Luke 24:50 And he led them out as far as to Bethany, and he lifted up his hands, and blessed them. 51 And it came to pass, while he blessed them, departed from them, and carried up into heaven. 52 And they worshipped him, and returned to Jerusalem with great joy: 53 And were continually in the temple, praising and blessing God. Amen.
(The Holy Bible: King James Version. (2009). (Electronic Edition of the 1900 Authorized Version., Lk 24:50–Jn). Bellingham, WA: Logos Research Systems, Inc.)

Mark 16:19 So then after the Lord had spoken unto them, he was received up into heaven, and sat on the right hand of God. 20 And they went forth, and preached every where, the Lord working with them, and confirming the word with signs following. Amen.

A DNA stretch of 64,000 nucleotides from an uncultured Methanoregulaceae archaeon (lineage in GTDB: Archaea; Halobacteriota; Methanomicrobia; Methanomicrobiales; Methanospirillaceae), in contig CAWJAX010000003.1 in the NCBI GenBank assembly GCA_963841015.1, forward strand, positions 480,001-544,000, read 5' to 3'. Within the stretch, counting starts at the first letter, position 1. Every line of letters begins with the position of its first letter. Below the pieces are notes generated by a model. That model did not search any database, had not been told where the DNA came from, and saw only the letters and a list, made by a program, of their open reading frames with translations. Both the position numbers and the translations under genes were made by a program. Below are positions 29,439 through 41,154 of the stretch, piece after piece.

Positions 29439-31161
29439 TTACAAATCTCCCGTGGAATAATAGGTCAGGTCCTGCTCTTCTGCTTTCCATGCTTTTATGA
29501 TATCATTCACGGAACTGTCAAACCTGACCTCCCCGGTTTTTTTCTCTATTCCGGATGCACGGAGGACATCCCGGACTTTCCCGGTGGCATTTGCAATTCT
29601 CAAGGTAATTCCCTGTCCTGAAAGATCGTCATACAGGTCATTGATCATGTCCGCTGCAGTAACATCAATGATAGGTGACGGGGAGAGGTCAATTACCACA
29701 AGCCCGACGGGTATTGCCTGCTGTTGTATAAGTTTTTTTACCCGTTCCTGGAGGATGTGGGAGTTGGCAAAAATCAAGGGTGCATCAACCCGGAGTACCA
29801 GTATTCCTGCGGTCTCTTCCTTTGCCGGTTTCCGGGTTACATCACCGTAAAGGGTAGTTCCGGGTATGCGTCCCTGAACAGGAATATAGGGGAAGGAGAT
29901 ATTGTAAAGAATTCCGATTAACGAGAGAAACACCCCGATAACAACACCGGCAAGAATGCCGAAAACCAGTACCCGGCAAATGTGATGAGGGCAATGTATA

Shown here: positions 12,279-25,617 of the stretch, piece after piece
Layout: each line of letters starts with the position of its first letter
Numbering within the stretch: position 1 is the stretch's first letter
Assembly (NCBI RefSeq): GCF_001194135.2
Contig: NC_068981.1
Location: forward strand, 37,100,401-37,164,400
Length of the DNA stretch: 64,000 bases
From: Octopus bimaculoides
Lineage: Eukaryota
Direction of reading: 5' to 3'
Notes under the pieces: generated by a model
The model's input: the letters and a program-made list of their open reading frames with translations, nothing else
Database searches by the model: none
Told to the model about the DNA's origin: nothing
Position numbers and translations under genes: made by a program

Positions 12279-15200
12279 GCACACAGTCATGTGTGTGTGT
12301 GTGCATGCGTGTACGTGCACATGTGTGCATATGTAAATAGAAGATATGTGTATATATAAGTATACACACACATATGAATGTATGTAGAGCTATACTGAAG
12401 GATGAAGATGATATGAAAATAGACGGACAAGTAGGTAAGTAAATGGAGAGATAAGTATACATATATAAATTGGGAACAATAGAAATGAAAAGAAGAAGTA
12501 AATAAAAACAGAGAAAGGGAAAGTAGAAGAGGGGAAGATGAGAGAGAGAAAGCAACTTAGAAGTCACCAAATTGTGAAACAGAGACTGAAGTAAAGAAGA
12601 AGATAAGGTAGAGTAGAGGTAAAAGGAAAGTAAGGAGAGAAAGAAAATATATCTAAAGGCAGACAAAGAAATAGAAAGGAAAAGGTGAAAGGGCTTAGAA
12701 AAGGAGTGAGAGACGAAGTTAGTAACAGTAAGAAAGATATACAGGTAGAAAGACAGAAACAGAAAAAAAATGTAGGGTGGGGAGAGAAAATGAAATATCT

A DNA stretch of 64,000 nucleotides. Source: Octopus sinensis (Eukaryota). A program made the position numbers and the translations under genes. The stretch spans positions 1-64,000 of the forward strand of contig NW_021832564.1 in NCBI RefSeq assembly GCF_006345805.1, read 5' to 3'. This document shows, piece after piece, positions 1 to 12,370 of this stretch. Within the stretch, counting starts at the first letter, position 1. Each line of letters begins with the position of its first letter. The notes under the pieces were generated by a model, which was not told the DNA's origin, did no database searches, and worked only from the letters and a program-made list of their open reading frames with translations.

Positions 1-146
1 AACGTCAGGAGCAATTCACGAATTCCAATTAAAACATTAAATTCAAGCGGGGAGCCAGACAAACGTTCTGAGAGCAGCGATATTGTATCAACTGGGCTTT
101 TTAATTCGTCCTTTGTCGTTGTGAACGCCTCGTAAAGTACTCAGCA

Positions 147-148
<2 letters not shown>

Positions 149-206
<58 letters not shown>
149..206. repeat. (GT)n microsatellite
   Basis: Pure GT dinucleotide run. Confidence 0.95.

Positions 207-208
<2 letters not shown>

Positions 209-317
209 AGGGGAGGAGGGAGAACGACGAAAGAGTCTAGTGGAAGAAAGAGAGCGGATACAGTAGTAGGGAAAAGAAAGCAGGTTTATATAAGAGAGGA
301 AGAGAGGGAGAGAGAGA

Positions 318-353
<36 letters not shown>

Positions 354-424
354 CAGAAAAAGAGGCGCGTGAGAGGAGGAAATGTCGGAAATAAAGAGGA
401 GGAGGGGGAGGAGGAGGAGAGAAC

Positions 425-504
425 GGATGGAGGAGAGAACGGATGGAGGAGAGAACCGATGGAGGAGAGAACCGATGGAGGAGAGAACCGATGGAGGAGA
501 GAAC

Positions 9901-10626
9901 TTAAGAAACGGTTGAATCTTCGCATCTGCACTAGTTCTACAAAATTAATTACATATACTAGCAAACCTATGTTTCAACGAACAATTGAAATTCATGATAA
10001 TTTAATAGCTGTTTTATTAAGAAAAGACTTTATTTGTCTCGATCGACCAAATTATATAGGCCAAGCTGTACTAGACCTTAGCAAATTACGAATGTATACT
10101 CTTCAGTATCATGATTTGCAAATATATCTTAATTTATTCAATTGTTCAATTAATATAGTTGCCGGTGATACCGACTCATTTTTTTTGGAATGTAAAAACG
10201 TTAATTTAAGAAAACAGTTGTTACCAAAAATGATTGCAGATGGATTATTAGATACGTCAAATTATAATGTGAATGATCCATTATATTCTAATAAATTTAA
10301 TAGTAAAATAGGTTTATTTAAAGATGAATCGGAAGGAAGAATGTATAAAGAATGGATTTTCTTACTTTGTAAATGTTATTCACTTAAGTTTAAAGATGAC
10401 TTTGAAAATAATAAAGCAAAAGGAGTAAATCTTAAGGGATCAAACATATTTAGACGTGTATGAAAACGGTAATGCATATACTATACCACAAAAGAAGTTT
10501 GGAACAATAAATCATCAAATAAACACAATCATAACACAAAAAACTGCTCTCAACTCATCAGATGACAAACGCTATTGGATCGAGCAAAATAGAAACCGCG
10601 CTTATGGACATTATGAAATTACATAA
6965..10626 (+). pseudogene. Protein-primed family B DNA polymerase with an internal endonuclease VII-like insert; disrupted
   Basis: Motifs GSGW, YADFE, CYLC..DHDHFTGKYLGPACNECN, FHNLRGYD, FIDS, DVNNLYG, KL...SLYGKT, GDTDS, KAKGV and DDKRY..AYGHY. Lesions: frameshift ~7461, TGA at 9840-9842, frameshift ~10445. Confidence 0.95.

(The Holy Bible: King James Version. (2009). (Electronic Edition of the 1900 Authorized Version., Mk 16:19–20). Bellingham, WA: Logos Research Systems, Inc.)

This is the last of Jesus ministry on earth.  He commissioned the disciples to GO.  Teach. Baptize. Proclaim the good news until I come again.   He will return just as He said!
What did the disciples do? They worshipped Him and returned to Jerusalem with great joy. And were continually in the temple, praising and blessing God.   They waited just as He told them for the Holy Spirit’s power to come.  They went forth, and preached everywhere, the Lord working with them, and confirming the word with signs following.

Are we waiting with expectation?  Are we carrying on with the commission Jesus gave?

For now we see dimly through the mirror, but soon we will see him face to face!